Over the next few months, three options crystallized to produce plans for a dramatically slimmed-down station. At the same time, Russia was being increasingly courted as a potential future partner in the program and in April 1993 John Gibbons, head of the Office of Science and Technology Policy, noted that the United States, Europe, Canada and Japan were giving “full consideration” to the use of Russian assets in a consultancy role in the Freedom redesign process. For Russia’s part, the nation had already delayed the launch of its next-generation Mir-2 space station until at least 1997, following funding problems in the wake of the collapse of the Soviet Union, and it was clear that both sides needed each other’s involvement to allow their respective space programs to survive.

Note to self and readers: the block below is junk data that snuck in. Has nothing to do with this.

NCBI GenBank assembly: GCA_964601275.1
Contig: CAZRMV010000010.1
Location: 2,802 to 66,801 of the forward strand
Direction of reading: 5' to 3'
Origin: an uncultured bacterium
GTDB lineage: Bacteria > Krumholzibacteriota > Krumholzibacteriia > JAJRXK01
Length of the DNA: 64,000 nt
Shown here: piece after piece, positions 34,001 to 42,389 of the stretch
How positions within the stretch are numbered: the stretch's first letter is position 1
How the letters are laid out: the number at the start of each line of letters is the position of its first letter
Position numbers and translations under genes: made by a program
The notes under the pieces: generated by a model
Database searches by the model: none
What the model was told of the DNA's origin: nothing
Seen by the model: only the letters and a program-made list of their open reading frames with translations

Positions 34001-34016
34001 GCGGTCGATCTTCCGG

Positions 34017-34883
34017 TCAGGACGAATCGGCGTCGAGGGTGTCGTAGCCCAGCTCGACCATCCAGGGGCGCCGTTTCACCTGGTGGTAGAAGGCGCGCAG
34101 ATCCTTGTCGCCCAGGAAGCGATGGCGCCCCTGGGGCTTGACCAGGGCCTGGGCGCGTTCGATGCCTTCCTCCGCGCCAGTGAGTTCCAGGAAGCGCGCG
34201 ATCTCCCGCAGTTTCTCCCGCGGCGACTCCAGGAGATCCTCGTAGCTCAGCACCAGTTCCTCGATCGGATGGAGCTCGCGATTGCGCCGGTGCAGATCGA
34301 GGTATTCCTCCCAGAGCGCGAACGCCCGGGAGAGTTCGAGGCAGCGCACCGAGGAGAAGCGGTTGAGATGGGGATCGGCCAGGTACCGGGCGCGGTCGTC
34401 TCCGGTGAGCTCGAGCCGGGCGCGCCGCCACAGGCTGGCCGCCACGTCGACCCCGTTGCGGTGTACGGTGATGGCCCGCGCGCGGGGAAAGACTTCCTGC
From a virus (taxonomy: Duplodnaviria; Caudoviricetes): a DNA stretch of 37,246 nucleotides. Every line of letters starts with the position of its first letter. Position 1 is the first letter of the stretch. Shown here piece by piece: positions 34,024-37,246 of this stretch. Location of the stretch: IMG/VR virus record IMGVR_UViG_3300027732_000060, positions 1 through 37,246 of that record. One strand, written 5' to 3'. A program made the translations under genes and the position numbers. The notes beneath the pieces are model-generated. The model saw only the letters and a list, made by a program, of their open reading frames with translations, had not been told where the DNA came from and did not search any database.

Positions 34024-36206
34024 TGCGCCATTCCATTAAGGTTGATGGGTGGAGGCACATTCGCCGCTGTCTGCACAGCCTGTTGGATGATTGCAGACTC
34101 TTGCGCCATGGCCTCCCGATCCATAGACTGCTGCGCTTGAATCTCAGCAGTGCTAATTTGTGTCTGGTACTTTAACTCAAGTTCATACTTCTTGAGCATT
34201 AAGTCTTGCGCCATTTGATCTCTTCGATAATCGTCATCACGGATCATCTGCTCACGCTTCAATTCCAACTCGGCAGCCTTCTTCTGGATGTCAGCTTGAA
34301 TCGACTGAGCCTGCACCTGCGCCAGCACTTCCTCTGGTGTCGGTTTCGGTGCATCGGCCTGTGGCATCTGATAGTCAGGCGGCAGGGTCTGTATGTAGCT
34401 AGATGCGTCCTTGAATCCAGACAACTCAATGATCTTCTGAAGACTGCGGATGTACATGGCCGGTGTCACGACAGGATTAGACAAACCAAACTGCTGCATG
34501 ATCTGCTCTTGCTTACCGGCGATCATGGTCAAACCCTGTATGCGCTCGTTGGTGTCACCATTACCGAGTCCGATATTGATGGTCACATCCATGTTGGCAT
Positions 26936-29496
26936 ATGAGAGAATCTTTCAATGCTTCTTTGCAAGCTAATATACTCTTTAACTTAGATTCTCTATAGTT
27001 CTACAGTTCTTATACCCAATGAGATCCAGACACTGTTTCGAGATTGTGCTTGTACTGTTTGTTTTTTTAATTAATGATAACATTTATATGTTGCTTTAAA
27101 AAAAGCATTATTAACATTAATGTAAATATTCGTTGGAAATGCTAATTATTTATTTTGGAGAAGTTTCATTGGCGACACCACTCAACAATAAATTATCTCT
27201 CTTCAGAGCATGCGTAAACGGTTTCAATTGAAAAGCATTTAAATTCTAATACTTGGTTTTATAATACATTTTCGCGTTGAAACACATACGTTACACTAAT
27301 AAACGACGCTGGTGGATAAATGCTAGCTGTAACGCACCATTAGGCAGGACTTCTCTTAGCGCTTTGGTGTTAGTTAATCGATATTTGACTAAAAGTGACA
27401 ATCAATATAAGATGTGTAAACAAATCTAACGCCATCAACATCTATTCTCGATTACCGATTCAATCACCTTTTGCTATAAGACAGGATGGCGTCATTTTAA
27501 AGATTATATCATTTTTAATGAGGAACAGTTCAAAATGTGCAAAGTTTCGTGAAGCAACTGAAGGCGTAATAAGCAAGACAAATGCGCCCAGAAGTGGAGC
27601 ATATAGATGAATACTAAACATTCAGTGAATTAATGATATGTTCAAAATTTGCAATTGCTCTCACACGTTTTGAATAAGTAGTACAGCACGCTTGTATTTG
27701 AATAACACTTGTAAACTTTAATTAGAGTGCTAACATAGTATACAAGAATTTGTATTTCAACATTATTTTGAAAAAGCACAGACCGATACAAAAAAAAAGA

The Zarya module roars into orbit atop a Proton-K booster from Baikonur on 20 November 1998. Photo Credit: NASA

In June 1993, three options were submitted to the White House Advisory Committee on the Redesign of the Space Station, all of which—in the words of NASA Administrator Dan Goldin—were “technically viable” and provided “complete and accurate costs”. Option A used a combination of Space Station Freedom hardware and flight-qualified systems from other sources, to be assembled in four phases. Option B was derived from mature Freedom designs and made maximum use of current systems to enhance payload accommodations for its scientific users. Finally, Option C was a single-launch space station, with a seven-deck “core” module. In all three cases, Russia’s Soyuz-TM spacecraft would provide assured crew return capability. Also that June, an amendment to remove Space Station funding from NASA’s appropriation bill, effectively killing the project, failed by just one vote in the House of Representatives. The station had hit rock-bottom and the only direction now, it seemed, was upwards.